5. African elephants are endangered by interests and activities far from the United States. If the U.S. government believes that there is a connection between a U.S. market for ivory objects and the recent deaths of African elephants, then it is obligated to provide actual evidence of that connection. If, in fact, American citizens are not at the nexus of the poaching problem, their previously legal activities should not now become crimes aggressively, but arbitrarily, enforced by Federal agents. Instead, the United States government should employ its resources for the protection of wildlife by aiding those countries legitimately engaged in protecting elephants.
  6. While we can strive for the most accurate words and best procedures to accomplish our goals with regard to the protection of African elephants and the preservation of objects made with or from ivory, an unimpeachable guarantee toward these ends is not possible. We believe the United States government and non-government organizations must accept the fact that absolute perfection in ivory identification or elephant protection will always elude us. As a result we urge creation of balanced and reasonable policies toward the sale and movement of objects made from or with ivory that protects elephants and still preserves Constitutionally-protected rights.

Specifically, we urge consideration for the following policy positions:

  1. A worked object made from or with any ivory that is demonstrably made from non-threatened ivory-bearing animals or is older than the 1989 CITES ban — by virtue of documentation; expert analysis; published evidence in books, catalogs, and magazines; independent photographic evidence; competent appraisal; probate records; or other established and accepted methods and indicators — shall be legal for trade within the United States within current law.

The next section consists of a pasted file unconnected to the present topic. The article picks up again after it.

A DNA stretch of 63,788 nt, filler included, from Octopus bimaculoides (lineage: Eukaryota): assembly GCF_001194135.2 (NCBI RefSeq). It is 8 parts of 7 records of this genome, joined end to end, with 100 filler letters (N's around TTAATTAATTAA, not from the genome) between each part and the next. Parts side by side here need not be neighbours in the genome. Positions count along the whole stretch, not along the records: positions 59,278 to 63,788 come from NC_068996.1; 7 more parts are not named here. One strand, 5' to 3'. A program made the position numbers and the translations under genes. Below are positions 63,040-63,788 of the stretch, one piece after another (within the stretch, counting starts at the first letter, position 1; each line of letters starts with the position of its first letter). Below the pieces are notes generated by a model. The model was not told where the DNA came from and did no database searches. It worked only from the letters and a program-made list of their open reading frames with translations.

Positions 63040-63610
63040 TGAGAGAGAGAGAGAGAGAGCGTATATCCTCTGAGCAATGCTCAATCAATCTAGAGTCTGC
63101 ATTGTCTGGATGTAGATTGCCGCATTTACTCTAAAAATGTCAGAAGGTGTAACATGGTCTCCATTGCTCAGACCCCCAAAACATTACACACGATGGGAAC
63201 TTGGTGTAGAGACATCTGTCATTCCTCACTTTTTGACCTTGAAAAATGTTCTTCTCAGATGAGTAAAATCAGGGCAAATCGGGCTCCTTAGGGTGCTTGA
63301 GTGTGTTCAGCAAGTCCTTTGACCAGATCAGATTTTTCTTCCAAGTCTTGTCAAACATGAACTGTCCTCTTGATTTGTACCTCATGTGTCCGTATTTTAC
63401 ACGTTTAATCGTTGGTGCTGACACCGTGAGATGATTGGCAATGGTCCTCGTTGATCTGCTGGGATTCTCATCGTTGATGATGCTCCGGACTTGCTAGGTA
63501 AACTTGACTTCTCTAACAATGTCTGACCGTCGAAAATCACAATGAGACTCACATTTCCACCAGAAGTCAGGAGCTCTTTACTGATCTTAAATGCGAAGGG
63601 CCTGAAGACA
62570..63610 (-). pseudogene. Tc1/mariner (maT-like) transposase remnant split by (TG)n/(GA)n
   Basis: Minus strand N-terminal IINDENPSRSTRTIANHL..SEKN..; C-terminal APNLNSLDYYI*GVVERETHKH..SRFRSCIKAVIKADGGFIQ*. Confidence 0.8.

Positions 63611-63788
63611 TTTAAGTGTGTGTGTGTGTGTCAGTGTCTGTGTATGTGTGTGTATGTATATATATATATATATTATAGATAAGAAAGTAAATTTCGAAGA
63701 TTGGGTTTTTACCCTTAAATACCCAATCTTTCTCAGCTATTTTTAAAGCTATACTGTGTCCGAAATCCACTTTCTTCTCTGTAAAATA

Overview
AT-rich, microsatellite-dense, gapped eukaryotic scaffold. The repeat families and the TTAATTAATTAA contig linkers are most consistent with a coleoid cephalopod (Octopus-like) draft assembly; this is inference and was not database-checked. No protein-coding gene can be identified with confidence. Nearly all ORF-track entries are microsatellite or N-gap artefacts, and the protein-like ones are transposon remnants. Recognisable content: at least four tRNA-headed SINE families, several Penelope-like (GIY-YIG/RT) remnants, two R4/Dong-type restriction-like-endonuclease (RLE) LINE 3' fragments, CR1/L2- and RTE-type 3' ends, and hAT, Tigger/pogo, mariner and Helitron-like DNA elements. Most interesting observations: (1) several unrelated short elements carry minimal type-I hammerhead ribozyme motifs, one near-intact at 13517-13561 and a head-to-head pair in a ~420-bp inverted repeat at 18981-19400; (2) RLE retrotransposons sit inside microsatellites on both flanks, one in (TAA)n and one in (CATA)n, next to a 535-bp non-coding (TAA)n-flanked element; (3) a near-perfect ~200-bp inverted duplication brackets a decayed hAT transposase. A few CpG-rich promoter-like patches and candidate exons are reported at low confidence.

2. All worked ivory objects, all restored or repaired ivory objects, and all raw ivory tusks and scrap in the United States before January 1, 2014, will be presumed to be in the U.S. legally.
  3. All worked ivory items and all ivory scrap employed in the United States after January 1, 2014 from raw stock in the country before that date will be assumed to have legal status unless proven to be otherwise by competent authority.
  4. Any object that contains any ivory amounting to less than approximagtely 5% of the overall visible surface of the object shall not be considered an ivory object by the United States for purposes of protecting wildlife.
  5. In substitution for the term “antique,” adopt the term “CLASSIC” or “VINTAGE” to denote any older cultural item, including objects made from or with ivory, that warrant societal protection and preservation for future generations. A target standard of 50-years along with a provision for classic and vintage products developed less than 50 years ago would provide the needed flexibility to preserve culturally valuable artifacts.
  6. The U.S. government should join in the development of technology and identification systems for a consistent, reliable, and secure way of collecting, marking, cataloging, and marketing the tusks of animals that have died of natural causes as well as the tusks of archeological finds.
  7. The U.S. government should work with other CITES signatories to establish a secure, not-for-profit, marketplace for the regular and consistent sale of legally obtained, raw African ivory to stabilize the wholesale price of raw ivory and to act as a disincentive to poaching.
  8. Not withstanding anything above, should the United States government adopt a policy that effectively renders an object made from or with hithertofore legally-obtained ivory effectively worthless, then the U.S. government should compensate the object’s owner or heirs for the fair market value on June 1, 2014, of those objects under the same principles and procedures now obtaining for real property taken under the cover of eminent domain.

Respectfully submitted by
Godfrey Harris

on behalf of the
Political Action Network of the International Ivory Society
May 31, 2014